Author Spotlight: Erin E. M. Hatton
By Erin E. M. Hatton
Erin Elisabeth Margaret Hatton is an author from Barrie, Ontario with a lifelong passion for writing, particularly historical fiction and fantasy. She graduated from Redeemer University College with degrees in education and music. She makes her home with her husband Kevin and four young children. Her published works include several short stories, six novellas, and two books: an urban-fantasy romance novel entitled Otherworld_, for which she was shortlisted for the Grace Irwin Award, and a Regency-era romance anthology called To Woo a Lady. In 2014 she won the Word Alive Press Free Publishing Contest for her historical novel, Across the Deep&ss=r. Today she joins us on the blog to talk publishing experience and advice for young writers!
If you speak to a published author, they’ll often tell you that writing the book is the easiest part. They’re not wrong.
There’s the painstaking editing, the scrapping it all and starting over, and the scariest of all—putting your heart out there for someone else to judge and potentially to stamp on. It takes a lot of courage, especially after a series of rejections, to keep improving and submitting your manuscript.
Then there’s the flurry of activity that happens after someone takes a chance on your work—the carousel ride of social media and public appearances that doesn’t stop when you type the words “the end.”
A ride is the best word I can use to describe the whole surreal experience. Ups and downs, twists and turns, sometimes nauseating but altogether thrilling. You’ll do whatever it takes to get on that ride—stand in line for hours, maybe—and as soon as it’s over, you want back on.
For me, the publishing process has helped in my personal growth more than almost any other experience. Not only have I stepped out and allowed others to read my work, but I’ve learned they actually like it. I’ve learned that constructive criticism isn’t the end of a dream, but the beginning. I’ve learned that it takes a few false starts to get the hang of writing well.
I’ve also learned about balancing my life—about setting workable routines for all the facets of a published author’s life, about getting in a little writing time every day and making room for pure creativity, and especially about taking time to remember why I love writing in the first place.
I’m so thankful that Word Alive Press has given me the chance to live this dream. The ride might be frightening, but I wouldn’t get off for the world.
Helpful Hints for Authors
1. Never stop learning. Take a course, read a book, do some writing exercises, or subscribe to a writer’s blog. Challenge yourself. Just like an athlete, your writing muscles only get stronger with resistance.
2. Don’t take criticism personally. Most people offer suggestions out of a desire to help improve your writing. If they’re tearing your work apart out of spite or jealousy, they don’t matter. Don’t listen. If they mean well but know nothing about good writing, they don’t matter. Thank them politely and disregard. But if an expert on writing offers you constructive criticism, accept it gladly and do whatever you can to put it into practice. This is a gift!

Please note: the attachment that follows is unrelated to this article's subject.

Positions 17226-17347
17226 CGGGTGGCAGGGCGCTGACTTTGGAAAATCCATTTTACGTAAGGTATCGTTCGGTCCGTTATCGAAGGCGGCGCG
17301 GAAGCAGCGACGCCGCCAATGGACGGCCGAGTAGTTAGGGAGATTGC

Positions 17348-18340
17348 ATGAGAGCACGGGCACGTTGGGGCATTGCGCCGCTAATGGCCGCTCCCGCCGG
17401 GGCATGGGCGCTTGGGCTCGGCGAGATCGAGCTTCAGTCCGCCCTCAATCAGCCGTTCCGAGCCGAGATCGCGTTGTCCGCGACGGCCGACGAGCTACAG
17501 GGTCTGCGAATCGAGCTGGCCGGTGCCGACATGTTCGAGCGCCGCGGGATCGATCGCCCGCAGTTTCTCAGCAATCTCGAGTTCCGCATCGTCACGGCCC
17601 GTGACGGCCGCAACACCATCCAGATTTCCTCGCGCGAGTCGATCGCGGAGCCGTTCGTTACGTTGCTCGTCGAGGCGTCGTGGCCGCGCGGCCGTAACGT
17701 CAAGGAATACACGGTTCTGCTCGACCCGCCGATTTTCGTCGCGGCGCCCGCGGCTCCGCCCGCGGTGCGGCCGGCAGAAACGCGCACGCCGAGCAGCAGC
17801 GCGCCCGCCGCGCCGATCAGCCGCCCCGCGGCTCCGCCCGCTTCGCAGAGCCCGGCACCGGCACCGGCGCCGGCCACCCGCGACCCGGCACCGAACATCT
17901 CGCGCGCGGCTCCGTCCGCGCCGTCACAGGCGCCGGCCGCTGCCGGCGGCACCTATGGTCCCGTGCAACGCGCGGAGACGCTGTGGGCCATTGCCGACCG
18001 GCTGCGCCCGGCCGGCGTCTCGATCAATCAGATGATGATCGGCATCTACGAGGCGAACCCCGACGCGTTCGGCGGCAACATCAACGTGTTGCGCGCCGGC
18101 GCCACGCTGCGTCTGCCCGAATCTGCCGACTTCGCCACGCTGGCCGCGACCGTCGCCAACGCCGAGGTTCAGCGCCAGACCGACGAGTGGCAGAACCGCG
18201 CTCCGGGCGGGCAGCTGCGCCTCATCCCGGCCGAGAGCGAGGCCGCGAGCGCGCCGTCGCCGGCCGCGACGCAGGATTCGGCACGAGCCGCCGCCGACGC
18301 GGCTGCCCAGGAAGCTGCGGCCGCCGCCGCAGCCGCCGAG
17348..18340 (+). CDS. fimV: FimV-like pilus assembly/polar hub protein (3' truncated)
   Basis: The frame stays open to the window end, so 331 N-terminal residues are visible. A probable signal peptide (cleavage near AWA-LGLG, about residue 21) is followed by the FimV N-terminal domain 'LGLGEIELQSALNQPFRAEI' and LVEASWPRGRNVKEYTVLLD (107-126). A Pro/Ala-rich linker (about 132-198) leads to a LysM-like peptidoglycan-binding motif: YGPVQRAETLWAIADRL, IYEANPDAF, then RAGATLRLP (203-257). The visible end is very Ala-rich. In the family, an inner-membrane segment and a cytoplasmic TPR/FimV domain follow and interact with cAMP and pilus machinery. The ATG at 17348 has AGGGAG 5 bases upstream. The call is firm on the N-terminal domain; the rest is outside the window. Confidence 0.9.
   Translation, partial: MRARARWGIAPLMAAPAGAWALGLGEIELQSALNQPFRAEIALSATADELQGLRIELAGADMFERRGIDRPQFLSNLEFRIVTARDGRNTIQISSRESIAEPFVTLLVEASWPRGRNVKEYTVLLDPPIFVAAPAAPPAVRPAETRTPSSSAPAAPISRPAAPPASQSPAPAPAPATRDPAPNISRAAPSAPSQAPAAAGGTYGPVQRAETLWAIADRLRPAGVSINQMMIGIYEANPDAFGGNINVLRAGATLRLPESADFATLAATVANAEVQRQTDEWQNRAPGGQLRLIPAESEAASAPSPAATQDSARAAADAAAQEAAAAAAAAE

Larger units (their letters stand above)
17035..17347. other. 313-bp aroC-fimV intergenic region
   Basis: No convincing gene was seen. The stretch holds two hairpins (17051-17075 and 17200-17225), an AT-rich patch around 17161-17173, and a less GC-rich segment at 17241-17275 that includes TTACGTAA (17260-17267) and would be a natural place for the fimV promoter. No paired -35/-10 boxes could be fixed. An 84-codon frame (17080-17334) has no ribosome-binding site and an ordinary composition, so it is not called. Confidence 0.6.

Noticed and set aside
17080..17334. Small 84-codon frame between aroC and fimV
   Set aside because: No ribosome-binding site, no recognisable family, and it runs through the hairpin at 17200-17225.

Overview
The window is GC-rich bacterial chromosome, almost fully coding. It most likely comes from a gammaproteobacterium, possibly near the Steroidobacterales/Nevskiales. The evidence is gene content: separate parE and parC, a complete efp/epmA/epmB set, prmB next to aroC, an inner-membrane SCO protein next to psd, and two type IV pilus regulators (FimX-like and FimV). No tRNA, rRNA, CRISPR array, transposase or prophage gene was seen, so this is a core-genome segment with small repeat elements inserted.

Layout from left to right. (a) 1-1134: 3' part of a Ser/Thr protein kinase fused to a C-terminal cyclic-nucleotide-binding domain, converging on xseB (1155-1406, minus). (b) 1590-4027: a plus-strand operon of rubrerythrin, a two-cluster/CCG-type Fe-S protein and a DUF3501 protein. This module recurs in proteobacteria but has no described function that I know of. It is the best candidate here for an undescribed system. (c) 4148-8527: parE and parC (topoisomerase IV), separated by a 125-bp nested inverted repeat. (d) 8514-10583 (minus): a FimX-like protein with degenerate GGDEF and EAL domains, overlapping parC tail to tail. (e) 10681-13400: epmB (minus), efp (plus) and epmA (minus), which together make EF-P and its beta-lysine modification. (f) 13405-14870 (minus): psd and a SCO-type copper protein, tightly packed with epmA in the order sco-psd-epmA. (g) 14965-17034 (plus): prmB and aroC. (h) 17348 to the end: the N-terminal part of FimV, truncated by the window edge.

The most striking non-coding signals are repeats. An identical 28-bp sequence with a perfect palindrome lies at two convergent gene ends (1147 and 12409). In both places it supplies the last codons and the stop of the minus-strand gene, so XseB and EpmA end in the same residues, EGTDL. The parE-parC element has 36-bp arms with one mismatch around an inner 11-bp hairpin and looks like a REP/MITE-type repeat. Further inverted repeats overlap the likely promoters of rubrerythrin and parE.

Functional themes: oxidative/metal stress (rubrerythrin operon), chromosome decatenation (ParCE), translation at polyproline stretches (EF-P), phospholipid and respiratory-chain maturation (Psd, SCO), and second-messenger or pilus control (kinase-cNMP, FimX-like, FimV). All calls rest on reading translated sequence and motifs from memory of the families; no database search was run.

3. Be brave. Write out of your deepest places. Dig into those shadowy corners of your soul and bring them to light. This is what breathes life and meaning into your writing.
4. Write your passion. There’s a place for making a buck from writing something you’re not interested in. But if that’s all you do, if you never write out of your creative bent, you’ll stifle your creativity and quench your fire. Write what you love. Write what moves you. Because it will show in your writing. And chances are, there’s a reader out there who shares that passion.
5. Use a method that works for you. There are all kinds of writing methods out there, ranging from the hyper-organized plot planner to the “pantser” who writes without a map. Whether you write in a straight line from start to finish or jump around your storyline, whether you write at the same time every day or whenever inspiration strikes, whether you have files of background material or just a dream in your head, it doesn’t matter in the long run. Try different writing styles and use the ones that work.
About this Contributor:
Erin E.M. Hatton is the author of Otherworld and Across the Deep, winner of the 2014 Free Publishing Contest for Fiction. She has also authored several short stories and novellas. She graduated from Redeemer University College and lives in Barrie, Ontario with her husband Kevin and four children.
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